National Bird Collection
The Division of Birds, National Museum of Natural History, Smithsonian Institution, houses and maintains the third largest bird collection in the world with over 640,000 specimens. Our National Collection, known in the ornithological literature by the acronym USNM (referring to our old name of United States National Museum), has representatives of about 80% of the approximately 9,600 known species in the world's avifauna. While the majority of these specimens consists of study skins, we also manage skeletal and anatomical (alcohol preserved) collections that are the largest in the world. Additional collections include egg sets, nests, and mounted skins. We are continuing to add about 1,500 specimens a year, many of them skeletons and fluid preserved anatomicals. In recent years tissues frozen in liquid nitrogen have also been preserved and are stored at the Molecular Systematics Laboratory. The Division of Birds also holds almost 4,000 type specimens upon which original taxonomic descriptions were based.This collection supports scientific research by resident staff and associates, as well as numerous visting scientists. Specimens are made available to researchers worldwide through collections visits, loans, and through our online database.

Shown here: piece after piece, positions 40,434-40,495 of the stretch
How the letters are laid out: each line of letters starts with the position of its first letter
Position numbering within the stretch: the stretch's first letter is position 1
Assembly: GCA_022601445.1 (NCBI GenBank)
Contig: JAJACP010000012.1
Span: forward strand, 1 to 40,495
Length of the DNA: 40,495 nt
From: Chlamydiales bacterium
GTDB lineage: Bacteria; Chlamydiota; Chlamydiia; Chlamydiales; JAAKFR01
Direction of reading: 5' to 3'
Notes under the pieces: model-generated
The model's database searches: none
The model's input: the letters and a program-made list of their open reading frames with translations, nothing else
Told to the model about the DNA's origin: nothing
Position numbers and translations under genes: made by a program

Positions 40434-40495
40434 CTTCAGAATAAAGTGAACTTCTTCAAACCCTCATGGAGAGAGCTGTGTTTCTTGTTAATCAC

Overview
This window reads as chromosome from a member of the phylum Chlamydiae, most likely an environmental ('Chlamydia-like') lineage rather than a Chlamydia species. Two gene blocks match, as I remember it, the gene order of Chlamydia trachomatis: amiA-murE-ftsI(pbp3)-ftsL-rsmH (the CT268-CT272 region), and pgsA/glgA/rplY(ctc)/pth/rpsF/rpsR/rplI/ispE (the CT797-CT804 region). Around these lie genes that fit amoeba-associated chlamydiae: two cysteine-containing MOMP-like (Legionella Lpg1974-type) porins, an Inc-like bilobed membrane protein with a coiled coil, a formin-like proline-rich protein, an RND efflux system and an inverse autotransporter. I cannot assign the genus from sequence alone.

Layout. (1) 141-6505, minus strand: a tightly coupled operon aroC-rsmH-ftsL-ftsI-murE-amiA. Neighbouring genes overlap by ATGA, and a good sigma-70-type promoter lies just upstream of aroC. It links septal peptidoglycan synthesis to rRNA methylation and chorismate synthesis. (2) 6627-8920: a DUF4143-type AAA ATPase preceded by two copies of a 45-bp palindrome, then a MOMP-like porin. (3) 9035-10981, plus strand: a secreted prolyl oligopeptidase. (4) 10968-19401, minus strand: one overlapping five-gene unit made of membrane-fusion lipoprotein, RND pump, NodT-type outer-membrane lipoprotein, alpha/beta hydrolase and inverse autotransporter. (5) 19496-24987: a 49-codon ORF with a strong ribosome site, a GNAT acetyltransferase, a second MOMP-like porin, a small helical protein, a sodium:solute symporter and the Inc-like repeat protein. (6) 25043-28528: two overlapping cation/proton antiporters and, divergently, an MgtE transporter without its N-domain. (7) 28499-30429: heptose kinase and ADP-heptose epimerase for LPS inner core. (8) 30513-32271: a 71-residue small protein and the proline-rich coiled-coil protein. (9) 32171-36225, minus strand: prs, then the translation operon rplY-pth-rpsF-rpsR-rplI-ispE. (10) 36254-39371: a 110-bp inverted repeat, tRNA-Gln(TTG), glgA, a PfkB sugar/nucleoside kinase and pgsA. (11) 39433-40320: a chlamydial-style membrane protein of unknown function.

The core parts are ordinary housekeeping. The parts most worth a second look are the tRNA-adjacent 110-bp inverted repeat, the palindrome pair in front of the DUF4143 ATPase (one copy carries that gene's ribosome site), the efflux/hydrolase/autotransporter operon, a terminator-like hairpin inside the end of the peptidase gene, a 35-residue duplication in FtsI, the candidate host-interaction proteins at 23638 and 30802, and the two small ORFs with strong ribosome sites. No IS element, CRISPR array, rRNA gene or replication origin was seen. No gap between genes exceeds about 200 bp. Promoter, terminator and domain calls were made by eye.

The geographic coverage of our collection is worldwide, but some areas are obviously better represented than others. We have major holdings from North America, Central America, northern South America, eastern Africa, and southeast Asia. Regions that are insufficiently represented include southern South America, western Africa, Europe, northern Asia, and Australia.